Friday, March 25, 2011

Imagination and Art

Fantasy's biggest strength and greatest weakness is that it's a fan-based art form. People read it, draw it, and learn to write it, all because they love it. But few actually will go the lengths to study it, instead spending all their time writing or drawing or whatever.

So whenever someone comes along who is both amazingly educated and understand what fantasy is, it's always amazing work.

Right now a friend of mine, Kristi Kirisberg, is having her senior art show on BYU campus. I met her through ballroom and for the longest time didn't know she was an artist. But after seeing her show I can say she is one of those few artists who get both the imagination and the art behind Fantasy.

There are so many fantasy artists out there who can draw dragons and pictures of their favorite characters from fiction, but it never has that something that touches your soul and makes the picture's subjects real people. On the other hand, there are many good painters who can give you real, live people on the canvas with their own unique feelings and emotions, but they have no idea what we as fantasy enthusiasts are all about. Makes me think of the pictures of slutty fairies you'll see at some Asian Import and Martial Hobby stores.

But Kristi gets it. She's had all the schooling, all the talent, all the practice it takes to be a world-class artists, with a sensibility to the imagination few artists have. Her fighters aren't fanboy depictions of women with weapons, they look like real people. Her mystical settings aren't showing off a location, they're evoking emotion in. I think my favorite is Ghost of Haapsalu Castle when seen in person. It's never as good online as seeing in real life, but check out her website if you can't see the show. And if you can see the show, it's in the middle of the Harrison Fine Arts Center right now.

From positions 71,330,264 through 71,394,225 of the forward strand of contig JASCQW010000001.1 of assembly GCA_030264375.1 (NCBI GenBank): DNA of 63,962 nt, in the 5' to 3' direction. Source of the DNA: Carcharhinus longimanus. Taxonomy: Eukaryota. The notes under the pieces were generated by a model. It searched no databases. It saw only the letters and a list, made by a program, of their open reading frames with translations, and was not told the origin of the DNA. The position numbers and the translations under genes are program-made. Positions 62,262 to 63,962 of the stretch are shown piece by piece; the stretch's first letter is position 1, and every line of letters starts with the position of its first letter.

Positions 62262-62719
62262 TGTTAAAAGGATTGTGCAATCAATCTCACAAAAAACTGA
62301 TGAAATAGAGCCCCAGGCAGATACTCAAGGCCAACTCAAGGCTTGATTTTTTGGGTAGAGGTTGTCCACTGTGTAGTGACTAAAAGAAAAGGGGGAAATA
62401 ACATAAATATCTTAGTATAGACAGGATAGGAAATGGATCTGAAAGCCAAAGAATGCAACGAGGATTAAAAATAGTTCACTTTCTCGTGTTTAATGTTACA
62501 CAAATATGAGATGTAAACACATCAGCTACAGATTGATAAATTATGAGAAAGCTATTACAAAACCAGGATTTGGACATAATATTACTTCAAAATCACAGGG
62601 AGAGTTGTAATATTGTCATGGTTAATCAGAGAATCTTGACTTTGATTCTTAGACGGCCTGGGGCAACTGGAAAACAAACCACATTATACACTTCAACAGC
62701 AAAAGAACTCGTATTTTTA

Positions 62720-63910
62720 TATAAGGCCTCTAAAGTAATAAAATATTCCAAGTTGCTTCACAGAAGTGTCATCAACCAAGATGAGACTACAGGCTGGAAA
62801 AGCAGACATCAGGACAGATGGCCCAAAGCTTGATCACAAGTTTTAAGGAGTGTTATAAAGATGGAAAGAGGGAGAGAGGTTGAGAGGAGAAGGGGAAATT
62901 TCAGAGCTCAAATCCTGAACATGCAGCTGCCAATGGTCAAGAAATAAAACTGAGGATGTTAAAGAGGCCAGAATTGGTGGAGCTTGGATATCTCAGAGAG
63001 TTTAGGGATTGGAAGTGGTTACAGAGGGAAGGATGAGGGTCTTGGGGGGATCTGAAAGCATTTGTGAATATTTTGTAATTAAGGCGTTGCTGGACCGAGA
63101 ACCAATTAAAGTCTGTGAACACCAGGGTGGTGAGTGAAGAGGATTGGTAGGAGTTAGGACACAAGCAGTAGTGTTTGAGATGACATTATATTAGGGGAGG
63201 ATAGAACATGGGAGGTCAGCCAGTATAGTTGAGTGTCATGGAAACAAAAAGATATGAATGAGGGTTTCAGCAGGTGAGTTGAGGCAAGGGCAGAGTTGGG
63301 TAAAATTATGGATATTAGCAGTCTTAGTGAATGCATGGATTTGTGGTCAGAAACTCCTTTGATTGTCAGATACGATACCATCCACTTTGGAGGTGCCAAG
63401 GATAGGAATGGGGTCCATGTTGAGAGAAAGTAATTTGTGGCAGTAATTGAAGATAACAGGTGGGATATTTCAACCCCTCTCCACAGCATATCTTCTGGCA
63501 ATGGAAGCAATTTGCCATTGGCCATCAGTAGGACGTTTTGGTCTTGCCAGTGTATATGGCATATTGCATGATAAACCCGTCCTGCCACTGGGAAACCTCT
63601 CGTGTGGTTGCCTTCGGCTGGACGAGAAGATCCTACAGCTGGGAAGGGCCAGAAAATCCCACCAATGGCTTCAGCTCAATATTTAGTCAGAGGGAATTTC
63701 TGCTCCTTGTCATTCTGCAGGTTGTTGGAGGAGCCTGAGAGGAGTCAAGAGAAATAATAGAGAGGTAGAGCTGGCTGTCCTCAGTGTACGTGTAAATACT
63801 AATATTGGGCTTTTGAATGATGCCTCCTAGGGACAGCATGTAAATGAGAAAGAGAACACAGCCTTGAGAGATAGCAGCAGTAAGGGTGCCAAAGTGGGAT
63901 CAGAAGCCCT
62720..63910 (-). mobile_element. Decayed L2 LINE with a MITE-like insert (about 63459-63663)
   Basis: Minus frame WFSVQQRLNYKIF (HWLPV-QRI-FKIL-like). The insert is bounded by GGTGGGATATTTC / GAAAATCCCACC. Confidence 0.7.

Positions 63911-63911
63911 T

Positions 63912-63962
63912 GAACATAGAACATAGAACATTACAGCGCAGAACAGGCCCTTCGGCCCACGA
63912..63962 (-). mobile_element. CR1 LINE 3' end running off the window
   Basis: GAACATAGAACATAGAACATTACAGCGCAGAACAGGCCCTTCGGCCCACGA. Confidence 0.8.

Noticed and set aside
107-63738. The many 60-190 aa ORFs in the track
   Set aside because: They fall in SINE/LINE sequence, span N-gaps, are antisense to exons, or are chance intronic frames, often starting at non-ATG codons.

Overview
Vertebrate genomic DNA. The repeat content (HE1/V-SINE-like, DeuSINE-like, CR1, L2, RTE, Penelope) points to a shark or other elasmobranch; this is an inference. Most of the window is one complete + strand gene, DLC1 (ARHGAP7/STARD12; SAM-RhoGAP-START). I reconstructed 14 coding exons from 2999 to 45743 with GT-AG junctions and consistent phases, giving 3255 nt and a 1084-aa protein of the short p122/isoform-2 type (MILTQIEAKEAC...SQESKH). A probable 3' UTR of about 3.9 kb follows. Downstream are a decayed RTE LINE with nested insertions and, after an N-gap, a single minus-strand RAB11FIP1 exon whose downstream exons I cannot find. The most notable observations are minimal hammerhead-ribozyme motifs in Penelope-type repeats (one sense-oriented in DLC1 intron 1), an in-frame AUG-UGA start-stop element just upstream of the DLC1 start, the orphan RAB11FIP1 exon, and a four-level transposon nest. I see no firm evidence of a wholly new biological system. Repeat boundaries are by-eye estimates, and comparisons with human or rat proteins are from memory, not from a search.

I guess that's where true art happens in our genre. If you get David Farland's newsletter, you realize the man isn't just imaginative, he's educated to a scary degree. This is a man who's studies literary theory, Dramatica, the classics, Joseph Campbell, Shakespeare, and all the best authors he could find. He's not just doing the writing, he's learned what it takes to be the best. Listening to him talk sometimes is scary when you learn just what he's done to get where he is.

No one can survive in art anymore without education. I lucked out and got a wife with a huge literary education I can talk to, but seeing Kristi's work gives me a whole new appreciation of what's involved to be good at your art form.

See you all in Print,
Adam

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